Egyptian TikTok influencer Haneen Hossam will appeal a 10-year prison sentence handed down by a Cairo court that found her guilty of human trafficking, her lawyer said on Monday.
In the latest twist in a nearly year-long saga, the court also fined the 20-year-old Cairo University student 200,000 Egyptian pounds ($13,000) on Sunday for encouraging women to share footage on the video-sharing app in exchange for money.
“We will demand restoration of the case proceedings because there are contradictions between the verdict and the merits on which the court’s decision is based,” said lawyer Hani Sameh.
“We hope that she can get a reduced jail sentence or an acquittal,” he told the Thomson Reuters Foundation.
Several women have been accused of “inciting debauchery” for challenging Egypt’s conservative social values, and the battle has moved online as the use of social media by young Egyptians surges.
Hossam, who has about 900,000 followers on TikTok, was among five Egyptian social media influencers who were sentenced to two years in jail in July 2020 for promoting immorality by encouraging women to make money through social media followings.
She was arrested after posting a video on Instagram explaining how women could earn up to US$3,000 by broadcasting videos using the video creation platform Likee, which authorities interpreted as promoting women selling sex online.
The other four members of the group were Mawaddah Al-Adham, who was found guilty of sharing “indecent” photos and videos with her 1 million Instagram followers, and three men who were found guilty of helping the two women.
An appeal court overturned the ruling in January, but introduced new charges of human trafficking. The five accused were released in February, after spending eight months in jail.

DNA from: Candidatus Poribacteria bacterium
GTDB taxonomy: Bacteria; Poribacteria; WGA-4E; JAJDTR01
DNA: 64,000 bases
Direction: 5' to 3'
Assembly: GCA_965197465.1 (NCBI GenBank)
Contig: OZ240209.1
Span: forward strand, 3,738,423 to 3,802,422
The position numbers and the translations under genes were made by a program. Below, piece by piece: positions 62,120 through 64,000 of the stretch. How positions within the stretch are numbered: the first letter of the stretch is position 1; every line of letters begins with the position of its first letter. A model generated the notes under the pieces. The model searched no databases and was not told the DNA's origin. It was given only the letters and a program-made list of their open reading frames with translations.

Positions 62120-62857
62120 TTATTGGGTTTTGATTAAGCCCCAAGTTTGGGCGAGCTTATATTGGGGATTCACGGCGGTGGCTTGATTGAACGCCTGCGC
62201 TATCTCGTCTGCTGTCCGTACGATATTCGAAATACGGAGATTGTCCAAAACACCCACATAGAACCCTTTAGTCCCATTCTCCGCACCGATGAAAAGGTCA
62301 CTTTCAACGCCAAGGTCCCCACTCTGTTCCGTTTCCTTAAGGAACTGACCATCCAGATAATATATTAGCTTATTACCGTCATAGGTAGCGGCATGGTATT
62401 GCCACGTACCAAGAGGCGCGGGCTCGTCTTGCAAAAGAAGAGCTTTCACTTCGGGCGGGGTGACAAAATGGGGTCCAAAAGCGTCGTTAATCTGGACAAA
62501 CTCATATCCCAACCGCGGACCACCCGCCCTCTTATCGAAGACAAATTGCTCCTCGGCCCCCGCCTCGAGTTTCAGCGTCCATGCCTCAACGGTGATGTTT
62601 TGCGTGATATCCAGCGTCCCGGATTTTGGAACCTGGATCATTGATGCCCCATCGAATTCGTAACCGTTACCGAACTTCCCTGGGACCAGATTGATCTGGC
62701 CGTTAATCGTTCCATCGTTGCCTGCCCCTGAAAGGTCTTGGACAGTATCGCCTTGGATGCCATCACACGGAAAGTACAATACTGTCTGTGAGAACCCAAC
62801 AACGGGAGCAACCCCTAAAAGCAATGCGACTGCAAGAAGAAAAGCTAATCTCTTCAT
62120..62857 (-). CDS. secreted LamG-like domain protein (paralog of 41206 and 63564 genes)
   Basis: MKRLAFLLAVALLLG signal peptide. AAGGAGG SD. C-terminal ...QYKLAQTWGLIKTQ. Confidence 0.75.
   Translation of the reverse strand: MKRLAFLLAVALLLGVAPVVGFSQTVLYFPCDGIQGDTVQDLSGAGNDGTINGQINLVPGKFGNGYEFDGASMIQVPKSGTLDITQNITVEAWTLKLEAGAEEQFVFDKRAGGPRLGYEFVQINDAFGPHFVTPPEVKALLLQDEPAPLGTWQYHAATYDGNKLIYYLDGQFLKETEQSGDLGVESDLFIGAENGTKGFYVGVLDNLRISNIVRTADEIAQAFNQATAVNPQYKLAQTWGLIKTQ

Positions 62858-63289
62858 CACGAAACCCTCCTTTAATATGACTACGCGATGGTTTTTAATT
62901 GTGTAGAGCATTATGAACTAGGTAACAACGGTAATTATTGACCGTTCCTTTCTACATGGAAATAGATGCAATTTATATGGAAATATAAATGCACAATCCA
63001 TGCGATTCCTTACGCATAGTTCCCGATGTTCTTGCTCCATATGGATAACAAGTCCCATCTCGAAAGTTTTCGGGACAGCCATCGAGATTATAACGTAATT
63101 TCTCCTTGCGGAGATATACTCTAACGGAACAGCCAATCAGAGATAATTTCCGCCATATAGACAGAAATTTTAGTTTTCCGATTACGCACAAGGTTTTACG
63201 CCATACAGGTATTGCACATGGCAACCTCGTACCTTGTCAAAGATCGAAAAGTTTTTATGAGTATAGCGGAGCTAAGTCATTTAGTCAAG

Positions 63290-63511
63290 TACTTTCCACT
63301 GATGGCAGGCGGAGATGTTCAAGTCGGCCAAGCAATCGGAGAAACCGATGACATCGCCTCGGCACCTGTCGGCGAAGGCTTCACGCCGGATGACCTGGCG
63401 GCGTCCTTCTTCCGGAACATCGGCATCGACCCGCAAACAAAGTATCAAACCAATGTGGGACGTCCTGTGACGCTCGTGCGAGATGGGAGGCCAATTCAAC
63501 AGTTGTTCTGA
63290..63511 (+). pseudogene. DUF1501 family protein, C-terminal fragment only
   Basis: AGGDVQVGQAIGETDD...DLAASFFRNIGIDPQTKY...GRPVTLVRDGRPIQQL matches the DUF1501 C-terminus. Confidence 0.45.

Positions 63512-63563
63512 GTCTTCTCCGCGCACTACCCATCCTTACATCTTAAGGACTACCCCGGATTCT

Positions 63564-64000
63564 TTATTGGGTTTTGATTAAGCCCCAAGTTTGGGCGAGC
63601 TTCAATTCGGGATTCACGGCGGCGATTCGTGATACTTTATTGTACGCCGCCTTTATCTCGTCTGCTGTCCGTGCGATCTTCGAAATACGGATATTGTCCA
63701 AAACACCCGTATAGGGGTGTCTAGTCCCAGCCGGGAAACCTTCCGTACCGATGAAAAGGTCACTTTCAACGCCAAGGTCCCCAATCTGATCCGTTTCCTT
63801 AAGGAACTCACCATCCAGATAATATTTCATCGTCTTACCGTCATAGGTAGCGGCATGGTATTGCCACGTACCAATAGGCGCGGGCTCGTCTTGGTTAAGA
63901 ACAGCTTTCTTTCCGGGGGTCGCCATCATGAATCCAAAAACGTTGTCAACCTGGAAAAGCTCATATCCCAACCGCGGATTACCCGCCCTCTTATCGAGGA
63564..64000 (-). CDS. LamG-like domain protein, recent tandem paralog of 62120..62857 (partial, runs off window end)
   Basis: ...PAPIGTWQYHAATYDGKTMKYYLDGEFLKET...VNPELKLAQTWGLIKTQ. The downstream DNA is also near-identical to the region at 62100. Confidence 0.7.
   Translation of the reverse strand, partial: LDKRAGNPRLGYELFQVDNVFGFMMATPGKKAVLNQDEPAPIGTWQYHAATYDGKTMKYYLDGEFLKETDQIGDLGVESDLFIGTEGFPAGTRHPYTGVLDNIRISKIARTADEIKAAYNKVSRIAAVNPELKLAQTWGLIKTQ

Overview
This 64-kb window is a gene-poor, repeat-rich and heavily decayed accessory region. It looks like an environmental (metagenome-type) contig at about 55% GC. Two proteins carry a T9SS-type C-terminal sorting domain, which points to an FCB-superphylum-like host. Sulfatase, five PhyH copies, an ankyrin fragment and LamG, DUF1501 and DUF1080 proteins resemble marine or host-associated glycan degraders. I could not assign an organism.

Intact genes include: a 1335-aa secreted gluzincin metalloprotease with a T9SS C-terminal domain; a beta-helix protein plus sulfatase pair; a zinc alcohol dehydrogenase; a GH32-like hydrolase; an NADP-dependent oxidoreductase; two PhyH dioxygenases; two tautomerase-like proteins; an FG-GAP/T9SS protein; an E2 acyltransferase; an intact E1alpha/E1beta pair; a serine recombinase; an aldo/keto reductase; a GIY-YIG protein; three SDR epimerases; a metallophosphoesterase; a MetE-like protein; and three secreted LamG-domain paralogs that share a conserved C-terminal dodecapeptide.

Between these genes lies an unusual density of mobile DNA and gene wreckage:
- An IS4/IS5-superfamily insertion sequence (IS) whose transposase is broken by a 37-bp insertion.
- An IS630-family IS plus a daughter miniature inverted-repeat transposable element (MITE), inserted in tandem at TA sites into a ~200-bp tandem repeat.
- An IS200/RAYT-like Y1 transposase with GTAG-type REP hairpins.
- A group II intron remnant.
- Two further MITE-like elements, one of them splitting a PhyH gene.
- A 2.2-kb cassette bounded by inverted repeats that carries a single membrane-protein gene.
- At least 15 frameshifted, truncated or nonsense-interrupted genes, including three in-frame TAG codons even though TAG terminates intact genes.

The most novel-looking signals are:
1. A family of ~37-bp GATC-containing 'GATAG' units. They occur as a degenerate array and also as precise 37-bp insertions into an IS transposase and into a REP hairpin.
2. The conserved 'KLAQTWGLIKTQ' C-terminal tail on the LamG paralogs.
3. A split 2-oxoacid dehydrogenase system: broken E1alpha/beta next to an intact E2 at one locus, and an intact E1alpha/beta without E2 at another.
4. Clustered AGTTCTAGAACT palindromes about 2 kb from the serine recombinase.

On Sunday, all five were found guilty of human trafficking and fined 200,000 pounds each.
Hossam was given the longest prison sentence – 10 years – with Al-Adham and the three men only ordered to serve six years.
Sameh said Hossam received the toughest sentencing because she had not appeared in court, even though “it was her legal right not to show up”.
The decision has outraged rights defenders.
“The ruling is harsh and exaggerated,” said Reda Eldanbouki, executive director of the Women’s Center for Guidance and Legal Awareness.
“Such a verdict restricts the right to freedom of opinion and expression and aims to control women’s bodies and impose guardianship over their actions,” he said.
Eldanbouki said the verdict restricts women with vague labels like “protecting family values”.
The state-run National Council for Women was not available for comment.
Entessar el-Saeed, another women’s rights activist and head of the Cairo Foundation for Development and Law, said authorities were unfairly singling out women – not men – in their efforts to “safeguard” family values.
“We can see other videos and posts on social media by men justifying marital rape but with no reaction against them. Doesn’t that violate family values?” El-Saeed asked.